As employees consider this plan, I want to dispel some of the top misconceptions that have emerged:
Misconception #1: This health plan creates a “big brother” or “nanny state” that will monitor and direct what medical care I receive.
Wrong. We won’t know – and don’t want to know – anything about an employee’s personal medical history or health care. Supervisors and co-workers will not have access to private medical information. They will have no role in dictating employee medical care and personal choices.
Patients and doctors will work together to make health care decisions. Doctors will coordinate preventative care – including age-appropriate physicals and diagnostic tests. If an employee already has one of a number of common health conditions, that employee will have the opportunity to participate in a specialized disease counseling and education program with his or her doctor to help maintain and improve health. Patients will make their own decisions with their doctor’s help, just as they do now. The health enhancement program is an effort to ensure that employees receive more information about their health care so they can make informed choices.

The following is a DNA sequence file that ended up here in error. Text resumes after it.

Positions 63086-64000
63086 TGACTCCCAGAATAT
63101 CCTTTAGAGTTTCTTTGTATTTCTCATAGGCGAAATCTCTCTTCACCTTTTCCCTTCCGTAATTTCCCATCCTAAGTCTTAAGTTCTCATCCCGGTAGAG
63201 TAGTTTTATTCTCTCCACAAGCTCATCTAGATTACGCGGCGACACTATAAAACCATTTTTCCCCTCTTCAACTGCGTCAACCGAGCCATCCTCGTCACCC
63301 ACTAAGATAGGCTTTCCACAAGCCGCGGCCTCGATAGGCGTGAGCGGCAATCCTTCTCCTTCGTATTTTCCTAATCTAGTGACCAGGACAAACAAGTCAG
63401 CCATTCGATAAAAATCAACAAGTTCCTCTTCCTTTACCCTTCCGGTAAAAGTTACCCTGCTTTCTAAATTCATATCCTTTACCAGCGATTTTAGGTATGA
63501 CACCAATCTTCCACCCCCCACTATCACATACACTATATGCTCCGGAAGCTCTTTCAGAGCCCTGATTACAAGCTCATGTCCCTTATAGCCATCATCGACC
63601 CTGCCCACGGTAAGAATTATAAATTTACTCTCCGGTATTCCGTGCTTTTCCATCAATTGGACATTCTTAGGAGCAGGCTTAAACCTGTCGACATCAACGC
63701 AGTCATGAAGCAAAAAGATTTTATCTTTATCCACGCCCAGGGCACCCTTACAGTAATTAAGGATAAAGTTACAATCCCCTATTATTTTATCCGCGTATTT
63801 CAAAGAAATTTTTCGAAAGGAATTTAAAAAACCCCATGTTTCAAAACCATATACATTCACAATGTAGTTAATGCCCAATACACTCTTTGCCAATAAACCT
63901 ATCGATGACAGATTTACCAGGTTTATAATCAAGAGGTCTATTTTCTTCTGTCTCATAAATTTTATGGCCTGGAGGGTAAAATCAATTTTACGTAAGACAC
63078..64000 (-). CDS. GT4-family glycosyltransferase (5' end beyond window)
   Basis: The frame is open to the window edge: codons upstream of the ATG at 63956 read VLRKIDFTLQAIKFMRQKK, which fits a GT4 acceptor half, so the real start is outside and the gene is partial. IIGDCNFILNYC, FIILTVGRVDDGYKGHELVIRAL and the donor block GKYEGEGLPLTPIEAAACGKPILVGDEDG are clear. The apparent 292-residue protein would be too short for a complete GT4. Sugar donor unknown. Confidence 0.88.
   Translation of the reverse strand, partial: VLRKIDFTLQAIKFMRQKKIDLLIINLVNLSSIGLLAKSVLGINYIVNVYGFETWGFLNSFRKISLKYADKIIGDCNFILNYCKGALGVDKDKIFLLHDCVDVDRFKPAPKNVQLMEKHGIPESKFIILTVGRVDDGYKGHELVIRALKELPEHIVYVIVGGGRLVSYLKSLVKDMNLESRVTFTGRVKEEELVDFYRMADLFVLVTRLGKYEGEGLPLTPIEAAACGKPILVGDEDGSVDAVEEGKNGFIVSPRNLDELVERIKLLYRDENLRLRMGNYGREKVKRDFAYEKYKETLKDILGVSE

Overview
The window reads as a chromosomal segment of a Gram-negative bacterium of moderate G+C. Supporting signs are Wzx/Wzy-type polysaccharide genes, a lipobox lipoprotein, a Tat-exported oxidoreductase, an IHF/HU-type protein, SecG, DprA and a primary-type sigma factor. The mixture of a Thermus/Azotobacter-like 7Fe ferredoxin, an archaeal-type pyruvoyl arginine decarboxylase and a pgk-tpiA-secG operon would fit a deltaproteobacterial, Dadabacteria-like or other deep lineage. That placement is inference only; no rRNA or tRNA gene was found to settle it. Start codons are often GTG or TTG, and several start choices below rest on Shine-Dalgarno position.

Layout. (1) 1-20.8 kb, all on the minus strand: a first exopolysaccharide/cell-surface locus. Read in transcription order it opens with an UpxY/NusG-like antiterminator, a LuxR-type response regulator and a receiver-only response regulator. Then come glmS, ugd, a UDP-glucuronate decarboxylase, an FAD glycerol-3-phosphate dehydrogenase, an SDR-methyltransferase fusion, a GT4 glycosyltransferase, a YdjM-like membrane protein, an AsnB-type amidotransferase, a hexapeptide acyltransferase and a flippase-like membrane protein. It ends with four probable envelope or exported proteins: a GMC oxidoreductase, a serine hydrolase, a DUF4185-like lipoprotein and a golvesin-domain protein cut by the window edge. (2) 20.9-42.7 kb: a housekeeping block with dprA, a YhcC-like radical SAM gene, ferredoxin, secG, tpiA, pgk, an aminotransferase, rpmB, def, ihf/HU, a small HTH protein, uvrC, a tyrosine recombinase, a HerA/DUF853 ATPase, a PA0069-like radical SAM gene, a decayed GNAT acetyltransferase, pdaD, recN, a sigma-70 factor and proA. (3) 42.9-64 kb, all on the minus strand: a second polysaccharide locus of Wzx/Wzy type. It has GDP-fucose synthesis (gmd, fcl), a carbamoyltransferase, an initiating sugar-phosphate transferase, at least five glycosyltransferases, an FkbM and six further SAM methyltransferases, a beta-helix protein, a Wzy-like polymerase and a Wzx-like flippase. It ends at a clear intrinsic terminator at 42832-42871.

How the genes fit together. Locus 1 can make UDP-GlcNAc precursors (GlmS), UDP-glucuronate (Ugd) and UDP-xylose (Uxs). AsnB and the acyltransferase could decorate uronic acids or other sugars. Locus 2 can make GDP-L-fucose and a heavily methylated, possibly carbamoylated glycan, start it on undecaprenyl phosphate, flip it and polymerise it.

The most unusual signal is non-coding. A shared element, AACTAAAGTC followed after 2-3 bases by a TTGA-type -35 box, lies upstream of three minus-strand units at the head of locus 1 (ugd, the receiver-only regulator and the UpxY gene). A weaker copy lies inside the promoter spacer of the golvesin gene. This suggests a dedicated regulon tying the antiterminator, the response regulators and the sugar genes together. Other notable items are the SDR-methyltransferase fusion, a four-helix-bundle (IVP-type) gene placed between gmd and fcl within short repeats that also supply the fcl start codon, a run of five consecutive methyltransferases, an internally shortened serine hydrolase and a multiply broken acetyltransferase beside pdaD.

Misconception #2: I will be penalized for being overweight, smoking, drinking or other lifestyle choices.
Wrong. All employees – regardless of lifestyle choices and medical needs – will be offered the same health plan options. The main choice for employees is how much they wish to contribute toward the cost of their care. If an employee agrees to partner with a doctor to maintain and improve health, that employee will actually pay less for more services.